What to expect as a teacher in China
China is a huge country, and those teaching in China have an enormous landscape - both professionally and physically - to explore. Unlike most other countries, International Schools in China are not usually open to host national Chinese students, so international schools almost always have a broad mix of non-Chinese nationalities. Because of this idiosyncrasy, and responding to the demand for an education delivered in English, many well-to-do and very academic state schools are now opening up international sections for academically gifted Chinese students. In any case, which ever opportunity you choose, you will find the students are very academic - education is taken very seriously in this part of the world. And the education sector, both state schools and private schools, is growing rapidly. Culturally, China values education and educational attainment, making it a great place in which to teach as teachers are valued and revered.
Employment packages in China almost always include flights at the beginning and end of a two year contract, housing or a housing allowance and medical coverage. Most contracts in China are for two years, though a handful of state schools or local international schools might offer one year contracts. Salaries vary significantly across China and between schools, as the cost of living varies greatly. Major cities like Shanghai and Beijing are more expensive places to live and work, therefore salaries are higher but we always encourage teachers to consider all aspects of a package including the cost of living when making a decision since savings potential varies. Because of the rapid recent growth of the international education sector in China, with most international schools established after 1990, school buildings tend to be newer and are often well equipped. Housing is usually of a good expatriate standard but of course can vary by region, city and school. Shared housing is not very common, and apartment living is to be expected.
So whether you choose to teach in an international school or to teach in an international section of a state school, China is a vast country with deep cultural roots and a vibrant economy that has much to offer the ambitious, academic teacher.
"The language barrier forces you to use creative ways to communicate like taking photos of shop fronts, collecting restaurant cards, drawing funny maps and pictures and of course the hilarious hand gestures and odd body language. Expect the locals to smile or giggle when you speak because foreigners are still a novelty here. Changchun's Nan Hu Lake Park is a great place to visit and it freezes during winter becoming a white playground with skating areas, bike and car ice rides as well as kite flying and Chinese whipping games.
Chinese New Year is the most exciting time to be in China. A two hour plane ride will get you to Beijing for festivals and fabulous food and a two hour train ride will take you to the famous Snow and Ice Festival in Harbin. Castle ice sculptures that you can walk through and Russian cuisine is a great combination. I spent three days in Harbin and it was a breath of fresh icy air! "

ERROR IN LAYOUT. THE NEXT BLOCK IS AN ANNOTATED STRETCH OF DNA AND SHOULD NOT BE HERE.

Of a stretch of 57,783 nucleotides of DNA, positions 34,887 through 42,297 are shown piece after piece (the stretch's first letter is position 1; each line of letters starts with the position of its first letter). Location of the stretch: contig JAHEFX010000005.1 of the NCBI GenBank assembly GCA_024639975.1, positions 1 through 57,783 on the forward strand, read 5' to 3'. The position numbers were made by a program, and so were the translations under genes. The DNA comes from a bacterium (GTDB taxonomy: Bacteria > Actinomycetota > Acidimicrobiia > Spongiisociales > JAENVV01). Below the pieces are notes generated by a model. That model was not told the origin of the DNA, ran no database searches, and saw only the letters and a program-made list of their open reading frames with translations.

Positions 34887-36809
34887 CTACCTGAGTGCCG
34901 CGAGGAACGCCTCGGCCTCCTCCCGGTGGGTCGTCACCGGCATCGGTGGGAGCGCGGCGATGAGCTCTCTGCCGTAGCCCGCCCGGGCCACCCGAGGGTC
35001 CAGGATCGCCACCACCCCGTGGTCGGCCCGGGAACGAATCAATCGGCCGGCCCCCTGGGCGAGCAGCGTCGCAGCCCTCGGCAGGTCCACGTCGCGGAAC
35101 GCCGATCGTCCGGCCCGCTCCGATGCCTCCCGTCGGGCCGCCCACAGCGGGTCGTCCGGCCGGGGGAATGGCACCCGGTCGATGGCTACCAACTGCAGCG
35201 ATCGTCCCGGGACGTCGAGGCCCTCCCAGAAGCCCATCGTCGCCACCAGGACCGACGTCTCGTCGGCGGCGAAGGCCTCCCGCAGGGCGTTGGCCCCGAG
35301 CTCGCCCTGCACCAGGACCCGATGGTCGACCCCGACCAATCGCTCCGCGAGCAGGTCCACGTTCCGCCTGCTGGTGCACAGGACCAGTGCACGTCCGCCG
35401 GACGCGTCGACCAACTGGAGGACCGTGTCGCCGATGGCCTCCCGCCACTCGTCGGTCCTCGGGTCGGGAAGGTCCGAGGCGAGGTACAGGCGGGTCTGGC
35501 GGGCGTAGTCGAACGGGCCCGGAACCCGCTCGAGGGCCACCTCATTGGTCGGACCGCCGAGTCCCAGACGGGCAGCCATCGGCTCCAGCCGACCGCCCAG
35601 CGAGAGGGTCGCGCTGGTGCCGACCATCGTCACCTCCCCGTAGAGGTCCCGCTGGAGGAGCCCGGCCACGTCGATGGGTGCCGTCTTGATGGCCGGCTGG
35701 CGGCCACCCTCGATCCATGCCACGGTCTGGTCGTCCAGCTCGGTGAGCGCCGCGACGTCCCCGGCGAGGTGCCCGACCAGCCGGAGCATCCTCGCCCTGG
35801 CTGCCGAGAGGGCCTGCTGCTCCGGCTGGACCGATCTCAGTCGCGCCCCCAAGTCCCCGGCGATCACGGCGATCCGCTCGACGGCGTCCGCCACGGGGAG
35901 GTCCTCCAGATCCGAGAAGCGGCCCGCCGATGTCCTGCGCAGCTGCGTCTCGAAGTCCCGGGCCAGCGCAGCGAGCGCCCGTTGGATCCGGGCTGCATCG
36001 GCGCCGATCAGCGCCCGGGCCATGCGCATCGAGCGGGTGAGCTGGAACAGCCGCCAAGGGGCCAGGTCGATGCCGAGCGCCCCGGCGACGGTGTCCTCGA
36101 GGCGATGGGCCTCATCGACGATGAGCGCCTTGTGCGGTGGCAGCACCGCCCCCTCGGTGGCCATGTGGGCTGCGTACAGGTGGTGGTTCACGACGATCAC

From an Australian teacher in Northern China
Language: Standard Chinese
Population: 1.3 billion
China is the most populous nation on Earth, with around 1.3 billion people and with a fascinating history spanning 4000 years. China has emerged from decades of solitude to become a world leader and economic powerhouse making it a very exciting place to be right now.
China is located on the eastern side of the Asia continent and on the west coast of the Pacific Ocean. Many countries share a border with China; including Russia, Mongolia, Kazakhstan, Tajikistan, India, Nepal, Laos and Vietnam - it is a great place to base yourself for a wide range of travel opportunities.
Because it is such a large country, you can find hot summers in the south, snowy winters in the north and everything in between.
There are beaches, caves, hiking opportunities, boat cruises, the Silk Road, the Great Wall of China, tombs, Buddhist monuments, take part in one of the many fantastic festivals held throughout the country, or even visit the cute Panda, well known in China.
Eating and Drinking
With one of the greatest world cuisines China will not disappoint when eating out. Once you've got to grips with ordering you can eat to whatever budget and experience a far wider range of tastes than is generally represented on the international scene for this country.
China has many important long-haul international gateways such as; Beijing, Hong Kong, Guangzhou and Shanghai, though many other Chinese cities are served by international flights, operated mainly by airlines based in East Asia. Overland routes into China are also well established, including road and rail links from its Southeast Asian neighbours, not to mention the Trans-Siberian train from Moscow.
The currency in China is the Renminbi or RMB.